7. Juliet316 Chosen One

    Member Since:
    Apr 27, 2005
    star 7
    Wow, I'd completely forgotten about that show.
  8. Jabbadabbado Manager Emeritus

    Member Since:
    Mar 19, 1999
    star 7
    I was looking at an article about the "Black Queen Hypothesis" which I think offers some support for the idea that we could evolve toward greater offloading of our intelligence.

    Black Queen Hypothesis: Basis of a New Evolutionary Theory

    The idea is that organisms might have an adaptive advantage if they can shed certain abilities and genes and get other organisms to perform certain necessary functions for them.

    The example given is Prochlorococcus, a plankton that apparently dumped its genes for neutralizing hydrogen peroxide, and allows its neighbor organisms to perform that task for them.

    Humans of course already have all the gut flora that perform digestive functions for us and aid our immune system. It's possible that we may gain adaptive advantages by offloading some of our genes for higher level cognition to machine intelligence in much the same manner over time.
  9. V-2 Force Ghost

    Member Since:
    Dec 10, 2012
    star 4
    I think you're anthropomorphising a little bit, if that's the right term. It probably isn't... It's probably the exact opposite of what I mean. Bacteriomorphising?

    If there was a bacteria that could take over some jobs that our brain cells do, and if our brains existed in an open, soupy environment where things can get mixed up, then maybe you'd have a point. Failing that, technology could provide the environment where programs and subroutines could bypass brainpower, but then there'd have to be some sort of survival benefit to 'shedding' genes that allow higher intelligence...
  10. Jabbadabbado Manager Emeritus

    Member Since:
    Mar 19, 1999
    star 7
    I'm just suggesting an evolutionary analogy, not saying there actually is one. You may well be right.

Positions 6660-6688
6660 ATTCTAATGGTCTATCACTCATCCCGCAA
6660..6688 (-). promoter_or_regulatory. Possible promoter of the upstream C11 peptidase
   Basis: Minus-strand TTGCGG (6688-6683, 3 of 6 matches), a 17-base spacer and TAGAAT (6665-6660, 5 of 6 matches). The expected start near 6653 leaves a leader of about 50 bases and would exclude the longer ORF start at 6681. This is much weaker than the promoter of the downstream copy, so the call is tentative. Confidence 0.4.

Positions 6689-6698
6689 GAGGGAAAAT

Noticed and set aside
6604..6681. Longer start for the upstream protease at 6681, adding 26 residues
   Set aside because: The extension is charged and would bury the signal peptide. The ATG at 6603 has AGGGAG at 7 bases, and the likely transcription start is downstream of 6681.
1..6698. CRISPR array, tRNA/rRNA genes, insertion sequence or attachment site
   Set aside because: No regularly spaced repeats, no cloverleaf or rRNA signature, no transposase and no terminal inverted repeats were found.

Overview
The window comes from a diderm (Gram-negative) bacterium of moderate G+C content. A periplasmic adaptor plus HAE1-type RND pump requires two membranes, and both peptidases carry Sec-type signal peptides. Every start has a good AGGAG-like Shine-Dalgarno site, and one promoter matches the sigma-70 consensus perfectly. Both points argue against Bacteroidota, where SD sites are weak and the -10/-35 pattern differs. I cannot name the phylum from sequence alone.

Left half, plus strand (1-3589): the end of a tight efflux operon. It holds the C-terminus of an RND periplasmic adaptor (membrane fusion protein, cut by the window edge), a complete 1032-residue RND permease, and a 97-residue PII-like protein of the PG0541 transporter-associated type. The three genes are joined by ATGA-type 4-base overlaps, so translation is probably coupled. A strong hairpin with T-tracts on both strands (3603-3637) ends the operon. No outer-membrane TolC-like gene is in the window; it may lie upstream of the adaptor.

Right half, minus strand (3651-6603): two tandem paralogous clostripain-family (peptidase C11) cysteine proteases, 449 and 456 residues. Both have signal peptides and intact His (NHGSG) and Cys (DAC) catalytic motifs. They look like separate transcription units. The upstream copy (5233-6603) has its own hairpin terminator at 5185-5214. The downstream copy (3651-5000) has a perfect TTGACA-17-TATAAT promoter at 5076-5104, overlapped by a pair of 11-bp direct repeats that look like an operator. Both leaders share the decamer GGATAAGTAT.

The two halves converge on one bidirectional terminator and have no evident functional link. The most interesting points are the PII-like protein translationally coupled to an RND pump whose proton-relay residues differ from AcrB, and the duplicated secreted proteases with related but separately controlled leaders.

Big human brains are pretty new. There hasn't been much time for any cooperative evolutionary development like there has been for mammal gut flora. Maybe there is some competitive advantage to smaller-brained humans with symbiotic connections to machine intelligence. We need less energy and fewer resources individually?
    Last edited by Jabbadabbado, Jan 30, 2013
  11. LandoThe CapeCalrissian Jedi Master

    Member Since:
    Dec 30, 2012
    star 3
  12. Jabbadabbado Manager Emeritus

    Member Since:
    Mar 19, 1999
    star 7
    What a fun article. Kanazawa seems so smug about intelligence.

    Here's a fun infographic about potential future developments.
    [IMG]

    By 2020 - You can upload the contents of your brain to a computer. Hmm
    By the 2030s you can log onto the internet directly from your brain, whatever that means.
    By 2045 - "The singularity has taken place" - the advent of superintelligence through technology. I think they mis-describe the standard definition of the technological singularity, but whatever.
  13. V-2 Force Ghost

    Member Since:
    Dec 10, 2012
    star 4
    You can rely on those predictions. Now excuse me, I'm just going to rocket pants over to the lunar colony to pick up my grocery pills.
  14. SuperWatto Manager Emeritus

    Member Since:
    Sep 19, 2000
    star 5
    Lowbacca_1977 likes this.